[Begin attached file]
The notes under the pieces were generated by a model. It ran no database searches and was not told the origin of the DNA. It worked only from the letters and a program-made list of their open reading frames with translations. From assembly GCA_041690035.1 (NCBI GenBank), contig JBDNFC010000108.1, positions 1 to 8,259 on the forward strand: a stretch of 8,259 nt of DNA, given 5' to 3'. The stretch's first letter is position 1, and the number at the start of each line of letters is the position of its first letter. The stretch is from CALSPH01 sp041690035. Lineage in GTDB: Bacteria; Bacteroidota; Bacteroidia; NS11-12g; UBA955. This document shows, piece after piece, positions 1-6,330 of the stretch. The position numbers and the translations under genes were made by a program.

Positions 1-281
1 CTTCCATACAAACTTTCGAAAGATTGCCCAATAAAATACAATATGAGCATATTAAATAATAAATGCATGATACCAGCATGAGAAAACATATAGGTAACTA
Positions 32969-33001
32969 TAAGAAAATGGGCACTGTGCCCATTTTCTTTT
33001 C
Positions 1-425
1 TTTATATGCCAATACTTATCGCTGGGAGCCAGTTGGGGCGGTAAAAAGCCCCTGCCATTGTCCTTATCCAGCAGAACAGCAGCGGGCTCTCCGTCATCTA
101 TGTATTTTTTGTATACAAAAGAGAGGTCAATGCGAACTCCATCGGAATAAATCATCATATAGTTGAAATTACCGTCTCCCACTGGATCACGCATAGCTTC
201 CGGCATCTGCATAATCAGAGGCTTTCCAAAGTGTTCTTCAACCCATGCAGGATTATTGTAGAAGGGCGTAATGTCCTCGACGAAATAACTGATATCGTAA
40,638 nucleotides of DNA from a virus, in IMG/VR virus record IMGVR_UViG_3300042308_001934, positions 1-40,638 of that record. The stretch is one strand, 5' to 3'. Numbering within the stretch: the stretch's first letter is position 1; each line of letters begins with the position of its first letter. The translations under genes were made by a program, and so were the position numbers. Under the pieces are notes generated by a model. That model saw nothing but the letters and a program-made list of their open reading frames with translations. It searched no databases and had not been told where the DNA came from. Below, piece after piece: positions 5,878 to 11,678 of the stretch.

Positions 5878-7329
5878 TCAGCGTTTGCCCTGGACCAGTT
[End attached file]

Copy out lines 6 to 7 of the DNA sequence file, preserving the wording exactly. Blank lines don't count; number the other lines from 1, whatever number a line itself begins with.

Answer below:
33001 C
Positions 1-425